Jimmy Rollins' love affair with the city of Philadelphia continues. Last week he called out Phils fans on Best Damn Sports Show Period, decrying their notorious negativity and calling them "front-runners." That caused a Philadelphia blogger to organize an Internet campaign to try and get fans to cheer wildly at all times during Tuesday's game at Citizen's Bank Ballpark against the Washington Nationals. But "Campaign Cheer" was somewhat of a flop, Rollins was booed as usual (going 0-for-4 helped), and conditions in the area remain crabby. One good thing has come out of the whole mess, though: A new Phillies catch phrase. From The Fightins:

Noble experiment though it was, “Campaign Cheer” failed in its quest to persuade the faithful at Citizens Bank Park to refrain from making all but the most supportive noises. The urge to boo Jimmy Rollins was too great to resist, and watching the shortstop go hitless again did little to soothe the savage beasts. ... If nothing else, the outpouring of Rollins’ soul brought forth what may be my favorite J-Roll quote, ever: "In Philly, can't be no punk."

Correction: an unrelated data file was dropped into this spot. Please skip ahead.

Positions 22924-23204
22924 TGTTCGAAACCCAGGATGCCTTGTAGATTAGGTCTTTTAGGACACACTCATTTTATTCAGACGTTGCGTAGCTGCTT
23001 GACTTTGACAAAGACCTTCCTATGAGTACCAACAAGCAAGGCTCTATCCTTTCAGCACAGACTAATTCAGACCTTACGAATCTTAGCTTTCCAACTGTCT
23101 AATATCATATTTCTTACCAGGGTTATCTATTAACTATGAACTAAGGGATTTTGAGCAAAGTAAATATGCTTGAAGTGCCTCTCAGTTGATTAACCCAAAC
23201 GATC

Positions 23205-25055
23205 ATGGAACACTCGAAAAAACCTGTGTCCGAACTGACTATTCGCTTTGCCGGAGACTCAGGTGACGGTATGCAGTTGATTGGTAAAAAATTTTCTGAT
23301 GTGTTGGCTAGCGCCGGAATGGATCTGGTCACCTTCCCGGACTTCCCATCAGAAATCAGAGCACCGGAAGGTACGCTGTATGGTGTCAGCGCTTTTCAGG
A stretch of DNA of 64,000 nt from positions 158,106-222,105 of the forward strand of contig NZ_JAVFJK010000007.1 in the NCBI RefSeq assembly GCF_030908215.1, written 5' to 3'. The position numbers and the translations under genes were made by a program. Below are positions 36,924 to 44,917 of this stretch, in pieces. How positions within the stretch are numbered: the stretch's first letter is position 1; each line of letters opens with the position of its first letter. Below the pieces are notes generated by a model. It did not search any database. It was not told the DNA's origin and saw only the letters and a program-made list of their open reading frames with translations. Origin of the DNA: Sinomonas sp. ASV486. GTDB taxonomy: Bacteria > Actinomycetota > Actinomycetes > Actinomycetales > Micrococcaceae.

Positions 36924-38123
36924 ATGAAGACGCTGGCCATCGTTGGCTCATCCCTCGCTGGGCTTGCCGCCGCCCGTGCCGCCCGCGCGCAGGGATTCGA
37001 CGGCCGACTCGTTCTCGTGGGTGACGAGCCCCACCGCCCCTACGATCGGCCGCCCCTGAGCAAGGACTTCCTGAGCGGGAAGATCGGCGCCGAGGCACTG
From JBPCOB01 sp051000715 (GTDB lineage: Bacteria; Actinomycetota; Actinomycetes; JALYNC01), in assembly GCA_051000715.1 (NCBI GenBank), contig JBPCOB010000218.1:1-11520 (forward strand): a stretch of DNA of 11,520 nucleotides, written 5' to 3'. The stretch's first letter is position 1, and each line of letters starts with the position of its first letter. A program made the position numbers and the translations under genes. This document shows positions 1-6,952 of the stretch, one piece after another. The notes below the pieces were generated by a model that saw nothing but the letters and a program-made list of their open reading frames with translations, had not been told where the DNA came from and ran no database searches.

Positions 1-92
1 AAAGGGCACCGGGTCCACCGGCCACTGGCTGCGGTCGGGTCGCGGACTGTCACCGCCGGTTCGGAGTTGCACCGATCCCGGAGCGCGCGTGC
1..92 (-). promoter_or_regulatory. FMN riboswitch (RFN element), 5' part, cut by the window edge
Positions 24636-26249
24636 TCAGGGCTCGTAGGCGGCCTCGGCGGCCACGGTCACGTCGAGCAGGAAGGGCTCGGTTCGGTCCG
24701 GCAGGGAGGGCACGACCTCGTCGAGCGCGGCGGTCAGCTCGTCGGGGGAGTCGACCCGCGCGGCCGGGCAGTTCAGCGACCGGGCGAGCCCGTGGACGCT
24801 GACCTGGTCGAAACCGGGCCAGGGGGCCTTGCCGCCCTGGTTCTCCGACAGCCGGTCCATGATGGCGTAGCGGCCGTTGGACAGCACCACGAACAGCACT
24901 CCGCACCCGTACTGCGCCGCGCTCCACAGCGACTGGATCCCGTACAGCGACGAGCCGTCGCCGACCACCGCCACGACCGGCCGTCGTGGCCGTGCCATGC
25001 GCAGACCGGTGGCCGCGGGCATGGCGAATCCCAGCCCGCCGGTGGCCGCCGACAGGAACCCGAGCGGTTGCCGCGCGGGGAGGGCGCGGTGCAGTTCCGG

Rollins remains unwilling to put this thing to rest:

And he again talked about how booing has, in the past, affected some of his teammates to the point where "they're halfway defeated before they get up there" to the plate. He also added that potential free agents have come up to him in the past and asked about the Philadelphia fans and said things, "Most of 'em, you can't repeat." Rollins said that players have said they don't want to put their families into this kind of situation, "That's just the truth."

Wow. So Rollins is actually saying that potential free agents are spurning the Phillies because of their mean, negative fans? That should calm the waters. This all seems to agree with the rest of the team, by the way. Wednesday's 4-0 win over the Nationals was Philadelphia's fourth victory in five games. Only Some Boos Kick In [Philadelphia Daily News] You Can't Say We Didn't Try, Jimmy [The Fightins] Cheers, Boos About Evenly Split [Philadelphia Daily News]